Monday, November 9, 2015

What we do with venison

The girls here at Dirt Road Renaissance are ranch raised.  We grew up eating beef, pork and lamb that we raised on the ranch.  With a plentiful supply of those meats, I didn't see the need for supplementing our freezer supplies with venison, but my husband has developed the desire to hunt, which leaves me to find ways to put that meat to use.

 The biggest challenge with harvesting wild game is keeping the meat clean.   I spend a lot of time washing and picking hair off of our meat before I ever get started on processing.
Our first year, we made jerky and pepperoni sticks out of our deer.  The next year, we saved a few steaks, made jerky and pepperoni sticks, tried to make summer sausage and put a lot of meat in bags in the freezer to deal with later.  Later didn't come until almost a year later when I finally pulled it out and made bratwurst.  This year my husband added an elk to our harvest and we are turning it into steaks, roasts, burger and jerky.

We have had a mix of successes and failures:

Jerky- We have tried many different flavors that we bought and attempted a few of our own recipes.  My husband likes to add brown sugar to any mix, but I prefer the original and mesquite jerky flavoring that we buy. You don't need any special equipment to make jerky,  but a slicer makes it much easier to cut to the proper width.  We use our oven to cook the jerky, but a smoker works great too.

Pepperoni/snack sticks- The kids love these.  Also made from a store bought mix.  You need a grinder and sausage stuffer to make them, but they can be cooked in the oven or smoker like the jerky.

Summer sausage- We tried a recipe found on the internet, but it didn't turn out well.  It has the consistency of hamburger with summer sausage flavor.  I hate to waste food, so I mix it in sloppy joes and nobody can tell. (Shhhh) This also requires a grinder and sausage stuffer.

Bratwurst and pepperoni sticks
Bratwurst- I was very excited to buy a brat mix for wild game and froze some venison specifically for making some.  I was disappointed to realize that the recipe called for mostly pork meat with just a little venison thrown in. I learned that it is important to keep the ingredients very cold to keep it from becoming an unappetizing mush when stuffing the casings.  The result is still quite good, although I recommend cooking with a meat thermometer to make sure it reaches 165 degrees and then immediately remove from the heat.  Otherwise, they dry out.  Since I still have some seasonings and casings, I hope to play with that pork/venison ratio to see if I can make them more on the venison side.  These also require a grinder and sausage stuffer, but you can cook them however you would usually cook fresh brats.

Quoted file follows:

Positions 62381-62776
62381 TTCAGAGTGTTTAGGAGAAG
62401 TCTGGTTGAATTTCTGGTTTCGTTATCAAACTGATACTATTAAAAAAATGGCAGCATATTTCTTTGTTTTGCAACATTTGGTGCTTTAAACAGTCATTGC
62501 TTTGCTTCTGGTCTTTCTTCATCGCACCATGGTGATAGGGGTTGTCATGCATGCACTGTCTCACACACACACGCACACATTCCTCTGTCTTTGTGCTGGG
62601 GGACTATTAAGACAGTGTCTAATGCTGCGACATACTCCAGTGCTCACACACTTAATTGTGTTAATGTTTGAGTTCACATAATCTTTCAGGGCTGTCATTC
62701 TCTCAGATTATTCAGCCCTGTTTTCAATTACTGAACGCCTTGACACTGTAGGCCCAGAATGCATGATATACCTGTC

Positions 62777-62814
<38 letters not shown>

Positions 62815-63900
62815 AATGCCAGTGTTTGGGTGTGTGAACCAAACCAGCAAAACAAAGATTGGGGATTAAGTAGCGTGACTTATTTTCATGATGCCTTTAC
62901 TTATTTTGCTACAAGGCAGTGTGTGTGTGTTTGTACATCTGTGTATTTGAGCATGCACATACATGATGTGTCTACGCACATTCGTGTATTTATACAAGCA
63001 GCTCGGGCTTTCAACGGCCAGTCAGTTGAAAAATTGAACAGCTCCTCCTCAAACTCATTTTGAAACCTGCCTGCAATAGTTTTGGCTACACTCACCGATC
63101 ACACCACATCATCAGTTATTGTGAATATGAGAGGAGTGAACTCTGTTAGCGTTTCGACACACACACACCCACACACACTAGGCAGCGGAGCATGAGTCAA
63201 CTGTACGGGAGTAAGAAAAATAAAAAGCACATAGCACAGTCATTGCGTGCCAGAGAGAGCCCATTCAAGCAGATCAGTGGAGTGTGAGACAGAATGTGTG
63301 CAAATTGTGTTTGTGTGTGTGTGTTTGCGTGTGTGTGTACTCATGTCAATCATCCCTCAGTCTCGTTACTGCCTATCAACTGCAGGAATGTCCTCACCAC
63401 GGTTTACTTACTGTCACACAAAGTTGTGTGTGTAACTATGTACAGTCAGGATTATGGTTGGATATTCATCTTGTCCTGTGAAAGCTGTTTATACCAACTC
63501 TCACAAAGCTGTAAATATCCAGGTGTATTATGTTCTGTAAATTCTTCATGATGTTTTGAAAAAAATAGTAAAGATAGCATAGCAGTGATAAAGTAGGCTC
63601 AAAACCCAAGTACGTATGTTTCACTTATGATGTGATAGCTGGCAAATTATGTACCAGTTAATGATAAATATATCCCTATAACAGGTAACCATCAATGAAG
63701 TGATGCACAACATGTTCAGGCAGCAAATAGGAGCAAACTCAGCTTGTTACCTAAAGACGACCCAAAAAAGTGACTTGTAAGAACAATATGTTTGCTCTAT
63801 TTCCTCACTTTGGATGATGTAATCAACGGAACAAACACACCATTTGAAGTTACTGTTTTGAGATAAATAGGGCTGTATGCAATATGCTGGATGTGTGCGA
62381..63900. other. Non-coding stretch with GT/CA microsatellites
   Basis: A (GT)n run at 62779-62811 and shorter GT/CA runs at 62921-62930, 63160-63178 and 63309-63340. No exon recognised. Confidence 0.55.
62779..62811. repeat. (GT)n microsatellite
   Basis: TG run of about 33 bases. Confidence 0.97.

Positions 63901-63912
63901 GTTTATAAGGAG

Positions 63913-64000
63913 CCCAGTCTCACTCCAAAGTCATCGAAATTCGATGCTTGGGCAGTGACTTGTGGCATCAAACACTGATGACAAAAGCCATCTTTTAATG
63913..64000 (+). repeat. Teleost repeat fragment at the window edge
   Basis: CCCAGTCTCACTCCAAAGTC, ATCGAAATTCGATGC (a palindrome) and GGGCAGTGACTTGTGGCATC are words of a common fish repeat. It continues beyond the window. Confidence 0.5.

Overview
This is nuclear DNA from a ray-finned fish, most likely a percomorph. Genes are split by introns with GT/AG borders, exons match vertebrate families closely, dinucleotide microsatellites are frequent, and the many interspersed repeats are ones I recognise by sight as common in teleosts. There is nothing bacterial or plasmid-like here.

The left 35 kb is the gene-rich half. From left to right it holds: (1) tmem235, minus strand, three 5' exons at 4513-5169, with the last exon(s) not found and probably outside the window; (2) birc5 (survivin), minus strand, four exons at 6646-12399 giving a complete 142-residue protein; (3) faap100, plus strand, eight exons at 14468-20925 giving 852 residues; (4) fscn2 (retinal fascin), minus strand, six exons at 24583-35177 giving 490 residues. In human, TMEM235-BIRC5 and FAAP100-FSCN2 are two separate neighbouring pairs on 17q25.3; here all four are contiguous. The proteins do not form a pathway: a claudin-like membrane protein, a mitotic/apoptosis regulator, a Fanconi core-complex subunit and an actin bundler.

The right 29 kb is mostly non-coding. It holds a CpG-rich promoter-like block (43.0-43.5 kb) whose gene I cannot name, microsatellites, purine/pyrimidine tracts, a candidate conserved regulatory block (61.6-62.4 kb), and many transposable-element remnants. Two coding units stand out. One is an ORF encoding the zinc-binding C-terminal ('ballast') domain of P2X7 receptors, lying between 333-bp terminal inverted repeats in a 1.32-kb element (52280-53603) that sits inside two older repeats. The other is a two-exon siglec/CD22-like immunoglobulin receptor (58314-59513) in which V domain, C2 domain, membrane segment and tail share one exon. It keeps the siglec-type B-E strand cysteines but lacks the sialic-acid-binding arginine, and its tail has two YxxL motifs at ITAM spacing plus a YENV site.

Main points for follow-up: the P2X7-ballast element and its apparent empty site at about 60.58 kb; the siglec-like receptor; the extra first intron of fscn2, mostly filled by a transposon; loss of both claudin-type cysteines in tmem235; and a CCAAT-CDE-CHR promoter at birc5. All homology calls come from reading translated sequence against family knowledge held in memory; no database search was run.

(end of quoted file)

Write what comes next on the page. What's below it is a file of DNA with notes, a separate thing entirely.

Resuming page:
Steaks/ Roasts/Burger- We processed our deer and most of our elk from this year into steaks, roasts and burger.  The backstrap and tenderloin are the most tender muscles in an animal, so we cut this into our steaks.  We saved some meat from the rear legs for roasts and froze some to make into jerky later.  Everything else we cut into small chunks and ran through a grinder with some pork fat that I had in the freezer for burger. The pork fat is not necessary, but I am of the opinion that pork makes everything better.

We have tried quite a few things with our wild game and we will continue to try new things for as long as my husband wants to hunt. (Soon my son will be joining in as well)  However, we did something new this year that I think is my favorite way to deal with the venison that they bring home.  We heard about a few families in our area that are going through difficult times.  We offered our deer to anyone that wanted it and then cut and packaged it into steaks and roasts and burger to be delivered to those families.  I found this link for those wanting to donate their game meat to others in need.  Hunters Feed  Knowing that the meat was going to people who could truly use it made the time spent cleaning, cutting and packaging feel much less of a chore.  We will probably continue to donate all or part of our hunting results in the future.

Hopefully I have given you some ideas for how to deal with the wild game that may come to your kitchen.